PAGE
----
Everyone knows that the first duty of man is to adore God. No sooner was man created than this
necessary homage became due. All know likewise that the perfect way of expressing this homage is by
sacrifice: the mode of adoration revealed by the Almighty Himself to man. We find it prevalent wherever
man exists. No nation, however barbarous, no religion, however false or idolatrous, but has had its
sacrifices. From the foundation of the world, no age or nation ever pretended to adore God without a
sacrifice, until Luther, Calvin, Zwingli, Henry VIII, King of England, and other heresiarchs with their
followers came up as the first sectarians among Christians to deprive the Almighty of this right of
On the day when Luther and men of the same stamp denied the Real Presence of Jesus Christ
in the Mass, and succeeded by means of the civil authority to abolish this Holy Sacrifice, they deprived
all their followers of the greatest gifts and consolations that God, in His infinite power, wisdom and love,
had bestowed upon the world. The hearts of their fellowmen they left utterly void; they flung back
Christianity, as far as their tenets obtained, two thousand years into the realms of Judaism; they
stripped the Christian altar bare, and left it poorer than the altar in the temple of Jerusalem, for man
had no longer the comfort nor the help of a visible Sacrifice. The domain of Protestantism presents
indeed in its bleak and dreary waste a sad proof of what the absence of the lifegiving Lamb of God really
is. Until Protestantism appeared to cast a blight on worship, who ever heard of a religion, Christian or
pagan, whose very essence did not consist in an external sacrifice? In this respect the Reformation has
protested against the unanimous voice of mankind, and therefore the Protestant service is as contracted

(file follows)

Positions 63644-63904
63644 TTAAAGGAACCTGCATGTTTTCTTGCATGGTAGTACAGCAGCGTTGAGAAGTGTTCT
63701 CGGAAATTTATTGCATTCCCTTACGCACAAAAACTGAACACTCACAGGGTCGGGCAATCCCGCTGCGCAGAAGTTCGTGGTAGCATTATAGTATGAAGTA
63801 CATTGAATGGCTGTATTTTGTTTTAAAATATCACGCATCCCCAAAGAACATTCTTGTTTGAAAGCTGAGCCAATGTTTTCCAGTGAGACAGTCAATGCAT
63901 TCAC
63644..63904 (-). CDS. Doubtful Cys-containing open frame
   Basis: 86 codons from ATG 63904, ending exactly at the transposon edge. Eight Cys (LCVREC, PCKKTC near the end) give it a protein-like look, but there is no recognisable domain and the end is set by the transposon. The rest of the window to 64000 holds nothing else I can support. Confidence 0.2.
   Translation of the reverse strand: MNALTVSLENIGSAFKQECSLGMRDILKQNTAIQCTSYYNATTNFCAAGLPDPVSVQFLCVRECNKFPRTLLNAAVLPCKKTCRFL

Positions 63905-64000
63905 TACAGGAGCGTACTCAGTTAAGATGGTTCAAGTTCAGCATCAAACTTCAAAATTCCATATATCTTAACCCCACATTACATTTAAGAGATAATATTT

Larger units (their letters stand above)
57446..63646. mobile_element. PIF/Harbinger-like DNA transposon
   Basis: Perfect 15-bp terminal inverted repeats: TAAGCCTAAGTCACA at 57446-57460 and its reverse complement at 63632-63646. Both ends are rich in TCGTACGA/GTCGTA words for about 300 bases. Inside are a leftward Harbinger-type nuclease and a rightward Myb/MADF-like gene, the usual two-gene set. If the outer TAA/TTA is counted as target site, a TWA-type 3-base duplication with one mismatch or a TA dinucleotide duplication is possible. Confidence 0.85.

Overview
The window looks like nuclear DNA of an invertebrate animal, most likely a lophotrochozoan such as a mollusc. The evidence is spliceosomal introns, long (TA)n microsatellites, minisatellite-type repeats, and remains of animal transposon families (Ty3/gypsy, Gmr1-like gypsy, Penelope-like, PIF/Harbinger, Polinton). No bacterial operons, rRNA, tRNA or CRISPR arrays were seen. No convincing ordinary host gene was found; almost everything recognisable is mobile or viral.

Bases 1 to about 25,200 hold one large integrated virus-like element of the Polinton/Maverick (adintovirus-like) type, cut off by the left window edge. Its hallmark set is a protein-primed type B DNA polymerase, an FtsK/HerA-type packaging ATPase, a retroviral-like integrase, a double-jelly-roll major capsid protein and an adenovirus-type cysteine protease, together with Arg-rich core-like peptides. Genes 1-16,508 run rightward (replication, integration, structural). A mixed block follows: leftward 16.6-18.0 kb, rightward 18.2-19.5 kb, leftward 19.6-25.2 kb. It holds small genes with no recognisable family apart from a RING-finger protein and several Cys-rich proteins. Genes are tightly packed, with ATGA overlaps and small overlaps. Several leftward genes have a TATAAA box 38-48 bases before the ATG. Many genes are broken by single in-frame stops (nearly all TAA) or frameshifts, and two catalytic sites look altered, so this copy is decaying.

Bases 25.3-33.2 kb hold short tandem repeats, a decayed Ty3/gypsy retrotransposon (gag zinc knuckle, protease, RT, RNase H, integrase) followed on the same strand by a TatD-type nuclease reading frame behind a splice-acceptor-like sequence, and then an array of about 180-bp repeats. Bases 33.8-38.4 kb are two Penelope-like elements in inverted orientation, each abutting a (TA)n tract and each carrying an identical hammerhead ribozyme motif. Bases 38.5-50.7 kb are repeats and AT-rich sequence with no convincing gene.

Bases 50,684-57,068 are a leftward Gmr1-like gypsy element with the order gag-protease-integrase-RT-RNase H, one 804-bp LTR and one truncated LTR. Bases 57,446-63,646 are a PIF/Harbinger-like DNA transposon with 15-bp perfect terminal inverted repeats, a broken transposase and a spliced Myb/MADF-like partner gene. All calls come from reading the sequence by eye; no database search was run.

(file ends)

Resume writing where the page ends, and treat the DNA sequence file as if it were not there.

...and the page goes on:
in its nature as it is meager in its details, as it is cold and unimpressive in its general effect.
In the Protestant service almost everything is for the ear, and scarcely anything for the eye and the heart.
Protestants, those in Germany even, lately began to understand and to deplore this desecration and
desolation of God’s holy sanctuary…It is related of Frederick II, King of Prussia, that after having assisted
at a solemn High Mass celebrated in the Church of Breslau by Cardinal Tringendorf, he remarked: “The
Calvinists treat God as an inferior, the Lutherans treat Him as an equal; but the Catholics treat Him as
God.” Yes indeed, it is only the Catholic Church that is the home for our dear Savior. His Presence fills
her halls to overflowing with joy and gladness. Her propitiatory altars are the anchors of hope for the
sinner; her sanctuaries the ante-chambers of Heaven. Take away the Blessed Sacrament, and you take
away her Savior. Give her the Blessed Sacrament and you give her a glory, an honor, a triumph the
greatest possible this side of Paradise. Her altars are the altars of joy, because they are the altars of the
Saving Victim for the sins of the world, for which reason the robed priest begins the tremendous
Sacrifice with the antiphon; “I will go unto the altar of God, to God who rejoiceth my youth.”
O Salutaris Hostia! Bella premunt hostilia, Da robur, fer auxilium!
O Saving Host! Our foes press nigh; Thy strength bestow, Thine aid supply!
Who can fail to be impressed by the grandeur, the solemnity, and the noble dignity of the Catholic
ceremonial? Who has not felt a sentiment of reverence? The Holy Sacrifice of the Mass and of awe
creep over him when, at the most solemn part of the service, the peal of the organ ceases, the voice of
music is hushed, and, while clouds of incense are ascending, the priests, the ministers, and the people
fall prostrate in silent prayer before the altar in which the Lamb is present “as it were slain”! Who has
not felt a thrill of rapturous emotion when, after this solemn moment has passed, the music again peals
forth, mingling joyous with solemn notes, and pouring out a stream of delicious melody over the soul!
Who has not been struck with the pathetic simplicity, the unction and the massive grandeur of the
Gregorian chant, especially in the Preface and the Pater Noster! And who has failed to mark the
reverential awe with which Catholics are wont to assist at the service, as well as the general respect they pay to the Church of God!